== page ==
NATO has stepped up its Baltic air patrols and Moscow has been accused of several recent border violations in the region amid heightened tensions between Russia and the West over the Ukraine conflict.

Last month, Estonia accused Russia of abducting one of its police officers on the border.

Russia claims Eston Kohver was seized inside Russia on September 5, while Estonian officials say he was captured at gunpoint in Estonia near the border and taken to Russia.

The European Union and United States have called for the immediate release of the Estonian security official, who is facing espionage charges in Russia.

Meanwhile, the Swedish Navy has been searching for a suspected submarine sighted six days ago some 50 kilometers from the capital, Stockholm, although it said on October 22 it was pulling back some of its ships.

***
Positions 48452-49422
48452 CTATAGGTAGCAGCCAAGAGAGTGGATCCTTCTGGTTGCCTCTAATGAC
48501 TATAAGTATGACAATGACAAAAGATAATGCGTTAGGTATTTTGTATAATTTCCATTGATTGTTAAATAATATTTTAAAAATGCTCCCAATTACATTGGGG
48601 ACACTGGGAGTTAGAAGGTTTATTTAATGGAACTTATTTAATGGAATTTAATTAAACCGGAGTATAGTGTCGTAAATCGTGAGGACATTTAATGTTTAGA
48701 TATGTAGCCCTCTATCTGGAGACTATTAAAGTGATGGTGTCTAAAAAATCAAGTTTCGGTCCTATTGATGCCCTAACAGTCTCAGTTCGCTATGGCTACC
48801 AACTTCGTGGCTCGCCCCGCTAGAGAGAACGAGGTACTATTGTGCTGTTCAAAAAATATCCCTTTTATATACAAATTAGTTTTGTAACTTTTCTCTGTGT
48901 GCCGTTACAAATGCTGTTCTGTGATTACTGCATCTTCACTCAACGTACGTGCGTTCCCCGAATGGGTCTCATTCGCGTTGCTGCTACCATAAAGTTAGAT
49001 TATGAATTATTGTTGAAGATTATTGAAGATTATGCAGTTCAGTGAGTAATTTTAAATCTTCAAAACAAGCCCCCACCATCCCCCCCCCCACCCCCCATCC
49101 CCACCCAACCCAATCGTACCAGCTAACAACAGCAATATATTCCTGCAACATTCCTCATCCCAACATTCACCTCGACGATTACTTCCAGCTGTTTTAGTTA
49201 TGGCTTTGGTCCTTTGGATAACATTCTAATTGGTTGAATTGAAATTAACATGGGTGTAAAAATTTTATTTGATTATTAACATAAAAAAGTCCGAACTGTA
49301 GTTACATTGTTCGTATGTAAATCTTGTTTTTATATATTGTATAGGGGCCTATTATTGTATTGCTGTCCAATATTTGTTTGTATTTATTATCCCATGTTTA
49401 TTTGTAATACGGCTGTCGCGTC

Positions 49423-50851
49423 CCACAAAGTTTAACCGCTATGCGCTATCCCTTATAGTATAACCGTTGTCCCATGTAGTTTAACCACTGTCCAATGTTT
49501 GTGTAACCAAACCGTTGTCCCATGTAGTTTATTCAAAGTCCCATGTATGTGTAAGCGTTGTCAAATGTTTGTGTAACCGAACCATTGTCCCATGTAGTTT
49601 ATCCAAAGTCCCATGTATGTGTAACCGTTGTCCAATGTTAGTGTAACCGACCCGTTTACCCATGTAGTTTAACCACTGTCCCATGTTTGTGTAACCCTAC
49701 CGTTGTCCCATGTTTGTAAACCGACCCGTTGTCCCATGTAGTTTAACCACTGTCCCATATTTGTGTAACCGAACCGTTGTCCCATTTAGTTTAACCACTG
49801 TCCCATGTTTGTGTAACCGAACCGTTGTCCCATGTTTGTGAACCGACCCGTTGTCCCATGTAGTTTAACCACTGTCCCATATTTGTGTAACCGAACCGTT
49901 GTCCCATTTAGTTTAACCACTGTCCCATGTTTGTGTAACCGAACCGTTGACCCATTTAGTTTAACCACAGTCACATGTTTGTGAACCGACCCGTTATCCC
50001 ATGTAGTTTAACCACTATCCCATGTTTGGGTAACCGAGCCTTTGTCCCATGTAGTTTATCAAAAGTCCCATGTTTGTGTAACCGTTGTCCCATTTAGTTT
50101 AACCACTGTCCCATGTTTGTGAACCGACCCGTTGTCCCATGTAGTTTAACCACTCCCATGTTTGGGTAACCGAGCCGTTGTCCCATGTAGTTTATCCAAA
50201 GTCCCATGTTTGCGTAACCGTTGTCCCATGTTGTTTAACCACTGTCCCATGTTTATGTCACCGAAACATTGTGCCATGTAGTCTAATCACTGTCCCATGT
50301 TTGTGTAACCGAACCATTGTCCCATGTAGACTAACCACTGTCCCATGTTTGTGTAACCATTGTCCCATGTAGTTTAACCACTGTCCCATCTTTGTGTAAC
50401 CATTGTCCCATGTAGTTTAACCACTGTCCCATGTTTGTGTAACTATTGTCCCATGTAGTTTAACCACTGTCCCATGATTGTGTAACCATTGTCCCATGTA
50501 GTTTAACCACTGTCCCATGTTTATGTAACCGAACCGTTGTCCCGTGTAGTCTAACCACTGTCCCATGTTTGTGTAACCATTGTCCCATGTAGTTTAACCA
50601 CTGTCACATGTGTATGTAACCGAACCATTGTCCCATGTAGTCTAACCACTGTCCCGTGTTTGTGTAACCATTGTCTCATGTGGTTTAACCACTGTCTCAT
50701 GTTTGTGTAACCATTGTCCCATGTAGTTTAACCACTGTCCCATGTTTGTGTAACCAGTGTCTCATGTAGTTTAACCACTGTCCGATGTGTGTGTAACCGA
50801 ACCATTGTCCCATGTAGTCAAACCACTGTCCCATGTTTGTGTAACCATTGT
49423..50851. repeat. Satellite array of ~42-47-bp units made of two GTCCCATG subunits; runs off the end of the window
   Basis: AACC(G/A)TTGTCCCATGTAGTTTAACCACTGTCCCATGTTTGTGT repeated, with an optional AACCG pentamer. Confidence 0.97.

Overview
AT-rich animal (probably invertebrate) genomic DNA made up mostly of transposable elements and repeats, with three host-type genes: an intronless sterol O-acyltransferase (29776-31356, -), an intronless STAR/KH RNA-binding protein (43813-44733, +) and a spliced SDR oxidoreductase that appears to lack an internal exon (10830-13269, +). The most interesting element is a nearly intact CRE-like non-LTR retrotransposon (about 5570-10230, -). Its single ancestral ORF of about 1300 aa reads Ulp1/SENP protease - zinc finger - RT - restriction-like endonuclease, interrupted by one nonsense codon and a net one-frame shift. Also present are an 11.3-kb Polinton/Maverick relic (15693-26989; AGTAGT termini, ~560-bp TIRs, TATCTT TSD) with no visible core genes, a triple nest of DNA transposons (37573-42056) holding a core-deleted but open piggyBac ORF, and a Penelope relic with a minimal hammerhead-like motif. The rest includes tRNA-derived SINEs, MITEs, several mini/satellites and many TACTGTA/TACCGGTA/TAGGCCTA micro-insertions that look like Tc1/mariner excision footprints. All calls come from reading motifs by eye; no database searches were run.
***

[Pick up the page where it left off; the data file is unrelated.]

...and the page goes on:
Swedish officials have not linked any particular country to the suspected intrusion and Moscow has denied involvement.

(With reporting by Interfax, TASS, and the BBC)

RUSSIAN COURT POSTPONES RULING ON OIL FIRM BASHNEFT

A Moscow court postponed to next week a ruling on a move to take control of Bashneft, an oil company from tycoon Vladimir Yevtushenkov.

The judge said on October 23 that the next hearing will take place on October 30 after the prosecution requested more time to prepare its case.

Prosecutors filed the suit in September to regain state ownership of Bashneft, citing alleged violations in the privatization and subsequent sale of the company to AFK Sistema investment group.